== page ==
August 9. At Macon City, Mo., twenty-six rebel prisoners were shot for breaking their parole.--Hundreds of citizens of the West and other portions of the loyal States fled into Canada like cravens, to escape the draft. The exodus through Detroit was very large.--Detroit Free Press, August 9. Colonel McNeill overtook Porter's guerrillas at Stockton, in the western part of Macon County, Mo., and after a sharp fight, routed them, killing and wounding a large number, and capturing many horses. The rebels were scattered in all directions. Some of the prisoners captured had taken the oath and given bonds.--Gen. Schofield's Report. This day the battle of Cedar Mountain was fought, about eight miles from Culpeper Court-House, Va., between the National forces under General Banks, and the rebel army under General Jackson. The battle lasted about two hours, resulting in the retreat of the rebels with great loss. The Union army lost one thousand five hundred men in killed, wo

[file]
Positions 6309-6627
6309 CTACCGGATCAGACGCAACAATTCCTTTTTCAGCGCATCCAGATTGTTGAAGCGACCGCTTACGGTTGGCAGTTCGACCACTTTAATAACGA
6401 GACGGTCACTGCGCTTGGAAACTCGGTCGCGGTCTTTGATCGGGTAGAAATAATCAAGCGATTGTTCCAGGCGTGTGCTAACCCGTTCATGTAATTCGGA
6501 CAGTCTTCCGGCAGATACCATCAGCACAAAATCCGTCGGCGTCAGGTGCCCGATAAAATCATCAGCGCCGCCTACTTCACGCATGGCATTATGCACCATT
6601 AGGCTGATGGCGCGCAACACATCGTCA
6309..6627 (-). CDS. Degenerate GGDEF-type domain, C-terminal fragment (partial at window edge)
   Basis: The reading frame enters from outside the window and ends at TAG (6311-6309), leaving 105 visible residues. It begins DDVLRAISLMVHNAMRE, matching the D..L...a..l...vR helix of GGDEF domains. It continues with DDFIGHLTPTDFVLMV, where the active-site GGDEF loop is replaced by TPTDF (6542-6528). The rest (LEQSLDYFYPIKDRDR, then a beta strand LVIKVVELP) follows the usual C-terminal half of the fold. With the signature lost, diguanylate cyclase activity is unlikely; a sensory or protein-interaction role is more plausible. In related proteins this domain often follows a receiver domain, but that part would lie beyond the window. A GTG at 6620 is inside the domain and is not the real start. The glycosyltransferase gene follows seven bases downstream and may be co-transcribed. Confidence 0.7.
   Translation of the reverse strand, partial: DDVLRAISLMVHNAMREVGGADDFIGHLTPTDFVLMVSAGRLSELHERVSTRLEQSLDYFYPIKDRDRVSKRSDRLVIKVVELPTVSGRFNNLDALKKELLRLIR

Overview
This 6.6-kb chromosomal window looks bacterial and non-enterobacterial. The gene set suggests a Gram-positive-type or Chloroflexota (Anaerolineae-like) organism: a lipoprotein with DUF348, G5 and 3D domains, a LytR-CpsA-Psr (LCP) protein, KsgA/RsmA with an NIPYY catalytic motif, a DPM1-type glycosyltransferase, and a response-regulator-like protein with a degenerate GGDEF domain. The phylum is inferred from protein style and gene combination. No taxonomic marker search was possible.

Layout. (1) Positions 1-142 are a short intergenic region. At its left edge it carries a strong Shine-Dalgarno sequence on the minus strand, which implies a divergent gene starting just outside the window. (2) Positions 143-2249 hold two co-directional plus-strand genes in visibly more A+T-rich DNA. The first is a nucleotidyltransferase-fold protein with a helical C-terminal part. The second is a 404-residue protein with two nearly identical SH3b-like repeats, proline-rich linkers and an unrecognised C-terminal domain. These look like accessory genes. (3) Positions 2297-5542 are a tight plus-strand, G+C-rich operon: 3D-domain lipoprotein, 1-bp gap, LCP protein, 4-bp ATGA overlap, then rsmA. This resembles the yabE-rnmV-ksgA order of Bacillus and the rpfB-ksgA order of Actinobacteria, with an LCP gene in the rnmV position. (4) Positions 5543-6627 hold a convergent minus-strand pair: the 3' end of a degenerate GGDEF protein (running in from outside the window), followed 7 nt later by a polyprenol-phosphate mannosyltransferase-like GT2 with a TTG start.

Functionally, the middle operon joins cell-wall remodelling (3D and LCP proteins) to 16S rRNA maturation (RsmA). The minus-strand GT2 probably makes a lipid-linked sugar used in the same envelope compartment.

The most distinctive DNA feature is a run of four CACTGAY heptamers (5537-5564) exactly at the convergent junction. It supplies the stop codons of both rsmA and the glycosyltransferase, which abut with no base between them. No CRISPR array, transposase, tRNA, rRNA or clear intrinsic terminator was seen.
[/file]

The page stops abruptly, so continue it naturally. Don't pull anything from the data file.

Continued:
Robert Underwood Johnson, Clarence Clough Buell, Battles and Leaders of the Civil War. Volume 3., chapter 5.76 (search)
iving them in among our people; the solid shot followed, crossed diagonally our gun-deck, and split on the breech of our starboard after-broadside gun. This shot killed eight and wounded six of our men, but left us still half our crew. What damage the Essex received I did not ascertain, but that vessel drifted clear of the Arkansas without again firing, and after receiving the fire of our stern rifles steamed in the face and under the fire of the Vicksburg batteries to the fleet below. Had Porter at the moment of the collision thrown fifty men on our upper deck, he might have made fast to us with a hawser, and with little additional loss might have taken the Arkansas and her twenty men and officers. We were given time by the approaching ram to reload our guns, and this second assailant, coming also across instead of with the current, butted us so gently that we hardly felt the shock. The force of his blow was tempered to us no doubt by the effect of our three broadside guns, which